OK–so here’s what will probably be considered the “gross” image:

Removing the innards

I guess I saw enough of this growing up in a hunting-fishing-trapping family that I didn’t find it stomach-turning.  I don’t think anyone in the group did.  We all took turns doing each part of the process, from putting the chicken in the cone to eviscerating the chicken, washing it off, and dropping it into a freezer bag.

And then we had a big salad and roast chicken lunch in the warm and inviting house.  Not sure if the chicken we ate was one of the ones we killed that morning, but I don’t think so–not unless someone brought one of the first ones in right away and got it in the oven.

Coming away from this skill session, I feel a lot more confident about raising my own poultry.  Readers of my previous blog might remember that I did raise a few ducks one season, but I found myself not really knowing what to do with them in the end.

I guess I thought that once I “made it” through the actual killing of my animals, everything else would come easily.  But once their heads were off, I didn’t really know what I was doing.

The process of making meat for the table isn’t just about getting over the fact that you have to kill the animals.  It’s about following through with the harvesting in a way that makes them fit for your table–and honors, rather than wastes, the lives that you nurtured to fruition (or “market weight”–whichever you prefer).

In the end, not all of my ducks got eaten, and I felt (and still feel) shame about that.  I decided that until I really knew what I was doing, I wasn’t going to attempt any level of livestock production again.

After this session, I have a good sense of the equipment and skills I need to more confidently raise and butcher poultry for my family’s table.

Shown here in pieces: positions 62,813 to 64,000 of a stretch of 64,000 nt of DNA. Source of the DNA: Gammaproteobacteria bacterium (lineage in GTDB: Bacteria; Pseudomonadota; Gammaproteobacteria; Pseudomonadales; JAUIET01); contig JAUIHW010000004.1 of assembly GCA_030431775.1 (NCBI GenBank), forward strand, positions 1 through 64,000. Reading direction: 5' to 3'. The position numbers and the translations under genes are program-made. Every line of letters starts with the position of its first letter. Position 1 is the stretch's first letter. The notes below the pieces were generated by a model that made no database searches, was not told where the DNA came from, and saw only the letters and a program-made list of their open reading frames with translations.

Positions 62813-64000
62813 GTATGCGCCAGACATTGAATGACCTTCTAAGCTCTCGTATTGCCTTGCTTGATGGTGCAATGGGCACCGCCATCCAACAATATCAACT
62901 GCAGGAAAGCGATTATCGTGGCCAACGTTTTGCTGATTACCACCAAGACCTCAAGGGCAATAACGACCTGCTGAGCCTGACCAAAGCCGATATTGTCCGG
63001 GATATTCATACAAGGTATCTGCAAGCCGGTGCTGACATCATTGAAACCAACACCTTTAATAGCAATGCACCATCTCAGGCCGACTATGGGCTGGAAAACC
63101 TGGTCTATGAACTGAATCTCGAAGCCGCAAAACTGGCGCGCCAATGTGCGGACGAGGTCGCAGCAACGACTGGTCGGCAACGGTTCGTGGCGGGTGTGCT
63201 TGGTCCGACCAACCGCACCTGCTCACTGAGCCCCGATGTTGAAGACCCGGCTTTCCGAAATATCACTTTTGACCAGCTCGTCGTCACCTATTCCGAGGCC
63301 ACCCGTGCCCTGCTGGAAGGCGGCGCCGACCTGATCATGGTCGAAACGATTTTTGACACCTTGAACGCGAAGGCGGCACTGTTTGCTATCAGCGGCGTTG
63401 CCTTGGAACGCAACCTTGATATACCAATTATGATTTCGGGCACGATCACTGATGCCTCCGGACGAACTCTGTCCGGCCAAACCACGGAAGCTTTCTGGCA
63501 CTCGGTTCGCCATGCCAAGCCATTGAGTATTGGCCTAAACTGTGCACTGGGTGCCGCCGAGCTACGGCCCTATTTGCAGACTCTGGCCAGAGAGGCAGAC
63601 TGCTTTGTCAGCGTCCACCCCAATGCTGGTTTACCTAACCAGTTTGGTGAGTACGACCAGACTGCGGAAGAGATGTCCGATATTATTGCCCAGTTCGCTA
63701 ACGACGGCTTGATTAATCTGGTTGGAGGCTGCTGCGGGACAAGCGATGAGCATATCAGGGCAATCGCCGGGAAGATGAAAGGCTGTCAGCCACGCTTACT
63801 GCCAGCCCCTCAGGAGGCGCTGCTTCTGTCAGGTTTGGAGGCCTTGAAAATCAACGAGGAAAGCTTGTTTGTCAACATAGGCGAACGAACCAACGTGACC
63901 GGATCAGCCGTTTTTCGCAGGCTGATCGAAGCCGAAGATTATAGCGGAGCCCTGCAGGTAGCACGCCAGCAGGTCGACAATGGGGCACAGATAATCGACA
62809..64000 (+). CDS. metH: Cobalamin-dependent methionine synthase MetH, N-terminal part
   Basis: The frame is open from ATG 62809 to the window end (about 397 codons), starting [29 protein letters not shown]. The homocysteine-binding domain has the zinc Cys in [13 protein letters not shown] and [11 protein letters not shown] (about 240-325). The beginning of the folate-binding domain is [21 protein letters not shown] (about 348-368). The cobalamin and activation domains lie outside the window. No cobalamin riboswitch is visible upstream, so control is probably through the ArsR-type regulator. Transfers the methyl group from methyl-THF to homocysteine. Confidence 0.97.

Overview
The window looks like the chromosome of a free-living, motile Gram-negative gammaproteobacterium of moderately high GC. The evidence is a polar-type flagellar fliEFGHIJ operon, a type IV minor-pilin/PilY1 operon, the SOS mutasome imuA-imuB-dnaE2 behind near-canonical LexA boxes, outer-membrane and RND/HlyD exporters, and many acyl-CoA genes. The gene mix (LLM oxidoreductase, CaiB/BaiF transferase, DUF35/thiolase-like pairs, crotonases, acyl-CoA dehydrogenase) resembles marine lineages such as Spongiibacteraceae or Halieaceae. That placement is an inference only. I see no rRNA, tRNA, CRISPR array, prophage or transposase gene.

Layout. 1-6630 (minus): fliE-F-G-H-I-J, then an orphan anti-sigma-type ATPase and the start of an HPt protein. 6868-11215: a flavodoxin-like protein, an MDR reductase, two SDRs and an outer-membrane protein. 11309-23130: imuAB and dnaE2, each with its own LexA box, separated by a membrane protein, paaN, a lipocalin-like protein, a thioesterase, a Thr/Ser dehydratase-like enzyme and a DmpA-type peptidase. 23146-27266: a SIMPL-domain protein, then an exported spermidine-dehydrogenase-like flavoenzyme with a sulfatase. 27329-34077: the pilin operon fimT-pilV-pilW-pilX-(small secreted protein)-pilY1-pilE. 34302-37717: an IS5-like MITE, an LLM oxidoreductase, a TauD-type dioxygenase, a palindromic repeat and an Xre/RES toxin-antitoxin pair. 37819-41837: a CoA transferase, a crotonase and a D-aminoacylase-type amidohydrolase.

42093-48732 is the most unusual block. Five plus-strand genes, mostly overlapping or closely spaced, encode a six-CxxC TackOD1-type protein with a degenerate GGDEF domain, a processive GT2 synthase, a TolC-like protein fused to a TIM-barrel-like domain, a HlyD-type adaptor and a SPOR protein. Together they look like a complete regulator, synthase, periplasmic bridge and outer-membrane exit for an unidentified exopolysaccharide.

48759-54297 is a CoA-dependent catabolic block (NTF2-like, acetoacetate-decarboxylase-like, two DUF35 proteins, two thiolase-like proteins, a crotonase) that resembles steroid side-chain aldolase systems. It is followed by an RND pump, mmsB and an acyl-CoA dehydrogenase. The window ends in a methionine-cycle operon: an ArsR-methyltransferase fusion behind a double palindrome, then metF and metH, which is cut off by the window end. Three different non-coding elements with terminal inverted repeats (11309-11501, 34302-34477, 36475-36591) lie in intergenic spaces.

But now, I suppose, I’d better find myself a farm to do it on.

Thanks so much to Karl Schmidt of Glacial Lakes Permaculture for the tour and the skill session, and for allowing us to help with the butchering, which, due to his close monitoring, support of, and advice to the “newbies,” ended up taking him two days rather than one.

Thanks also to Karl’s wife, Nadine, for opening up her home and kitchen to our group (and to my son), and for the awesome apple spice bread.

And thanks to Dakota Rural Action (and specifically Heidi Kolbeck-Urlacher) for helping arrange the tour and providing the non-chicken part of the lunch.

The Farm Beginnings program, by the way, was developed by and is licensed through my employers, Land Stewardship Project.

There are still spots in the Brookings, SD class starting in October, and classes are starting in Winona and St. Joseph, Minnesota this fall as well.

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5 responses

  1. As usual, an awesome post Rebecca. I think I could get behind this sort of butchering as well. I think the most humane thing we can do as meat consumers is raise the animals ourselves (or get familiar with our farmer’s process) so we know how they were cared for and how they were killed and butchered. Now, if only Brookings would allow urban chickens. 🙂 PS Doesn’t seem like you’re too far away, now.

  2. Pingback: Meeting our Meat « Urban Sprout Town Farm

  3. Great post! Helped some friends do this once. They ran an operation where we paid a deposit for the chickens we ordered. When it was butchering time, those who showed up earned a bit of a wage butchering the chickens for those who did not show up. They weighed out the chickens, subtracted your earnings and you paid the balance.

    Being an old hand at butchering chickens, my job quickly switched from mentoring to monitoring. Literally grabbing anyone who looked rather…shall we say – green around the gills. If they didn’t recover quickly, or just couldn’t handle it, they were sent inside to help prepare the noon meal.

    It was a lovely experience for all, we had an incredible meal and over 200 chickens were dressed that day. One of the guys said he waited 30 days before he even thought of eating any of his chickens. Not because he became one of the lunch crew, but because he was so overwhelmed thinking about what the older farm women in his family had to do to feed their families. He called it an epiphany.

    Maria